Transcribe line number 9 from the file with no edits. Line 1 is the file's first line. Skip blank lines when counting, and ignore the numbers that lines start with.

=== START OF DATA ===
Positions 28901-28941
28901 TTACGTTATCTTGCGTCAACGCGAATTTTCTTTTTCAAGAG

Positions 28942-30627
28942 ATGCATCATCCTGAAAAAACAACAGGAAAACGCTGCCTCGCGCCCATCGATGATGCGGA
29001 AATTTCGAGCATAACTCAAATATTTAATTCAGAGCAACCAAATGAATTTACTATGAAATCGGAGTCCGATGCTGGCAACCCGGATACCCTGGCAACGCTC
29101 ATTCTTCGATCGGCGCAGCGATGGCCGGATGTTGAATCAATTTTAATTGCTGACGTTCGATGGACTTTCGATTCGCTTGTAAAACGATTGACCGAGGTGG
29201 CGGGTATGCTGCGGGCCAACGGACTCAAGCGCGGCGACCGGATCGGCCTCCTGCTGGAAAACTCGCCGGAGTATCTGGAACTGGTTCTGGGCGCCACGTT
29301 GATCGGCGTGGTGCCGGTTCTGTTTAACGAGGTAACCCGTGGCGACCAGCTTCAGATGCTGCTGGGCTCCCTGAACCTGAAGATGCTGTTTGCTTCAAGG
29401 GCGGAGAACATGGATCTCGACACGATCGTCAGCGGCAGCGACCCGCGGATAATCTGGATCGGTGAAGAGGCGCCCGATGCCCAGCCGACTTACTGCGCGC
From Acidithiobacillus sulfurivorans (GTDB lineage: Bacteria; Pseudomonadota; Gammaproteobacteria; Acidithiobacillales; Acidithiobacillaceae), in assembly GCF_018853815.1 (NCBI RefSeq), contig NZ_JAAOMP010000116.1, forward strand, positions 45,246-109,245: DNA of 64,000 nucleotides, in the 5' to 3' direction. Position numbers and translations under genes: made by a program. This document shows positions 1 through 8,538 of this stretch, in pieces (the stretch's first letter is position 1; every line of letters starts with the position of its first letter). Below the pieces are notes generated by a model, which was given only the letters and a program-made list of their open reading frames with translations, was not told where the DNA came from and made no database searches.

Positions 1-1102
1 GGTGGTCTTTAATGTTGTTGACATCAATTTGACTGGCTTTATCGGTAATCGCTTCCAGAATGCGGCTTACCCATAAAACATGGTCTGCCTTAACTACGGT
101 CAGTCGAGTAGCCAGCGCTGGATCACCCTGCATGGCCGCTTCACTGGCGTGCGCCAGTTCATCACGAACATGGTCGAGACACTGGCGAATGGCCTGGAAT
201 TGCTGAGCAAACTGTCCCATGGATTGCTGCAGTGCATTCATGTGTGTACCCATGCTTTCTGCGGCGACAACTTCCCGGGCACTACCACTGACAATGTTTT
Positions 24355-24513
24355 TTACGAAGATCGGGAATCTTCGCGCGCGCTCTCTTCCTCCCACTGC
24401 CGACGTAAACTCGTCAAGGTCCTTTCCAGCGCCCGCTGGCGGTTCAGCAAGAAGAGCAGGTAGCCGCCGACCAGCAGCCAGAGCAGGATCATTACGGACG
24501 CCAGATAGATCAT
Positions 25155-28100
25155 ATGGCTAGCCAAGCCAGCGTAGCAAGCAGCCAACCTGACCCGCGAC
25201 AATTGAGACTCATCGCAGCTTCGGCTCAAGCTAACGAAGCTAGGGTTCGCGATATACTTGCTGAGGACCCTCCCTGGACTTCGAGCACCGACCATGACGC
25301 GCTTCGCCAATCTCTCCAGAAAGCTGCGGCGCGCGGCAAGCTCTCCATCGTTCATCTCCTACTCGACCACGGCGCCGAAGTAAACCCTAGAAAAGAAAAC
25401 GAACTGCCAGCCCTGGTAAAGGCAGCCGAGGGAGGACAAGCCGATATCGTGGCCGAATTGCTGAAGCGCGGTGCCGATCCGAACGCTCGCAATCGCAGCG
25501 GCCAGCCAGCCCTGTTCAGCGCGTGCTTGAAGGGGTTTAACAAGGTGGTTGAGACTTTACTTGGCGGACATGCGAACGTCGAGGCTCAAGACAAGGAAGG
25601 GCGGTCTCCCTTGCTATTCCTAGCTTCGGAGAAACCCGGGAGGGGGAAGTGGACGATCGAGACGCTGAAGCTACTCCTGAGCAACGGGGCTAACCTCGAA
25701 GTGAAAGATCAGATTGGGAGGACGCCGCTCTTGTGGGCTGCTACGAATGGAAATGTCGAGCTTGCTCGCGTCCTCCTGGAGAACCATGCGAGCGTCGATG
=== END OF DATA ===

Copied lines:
29401 GCGGAGAACATGGATCTCGACACGATCGTCAGCGGCAGCGACCCGCGGATAATCTGGATCGGTGAAGAGGCGCCCGATGCCCAGCCGACTTACTGCGCGC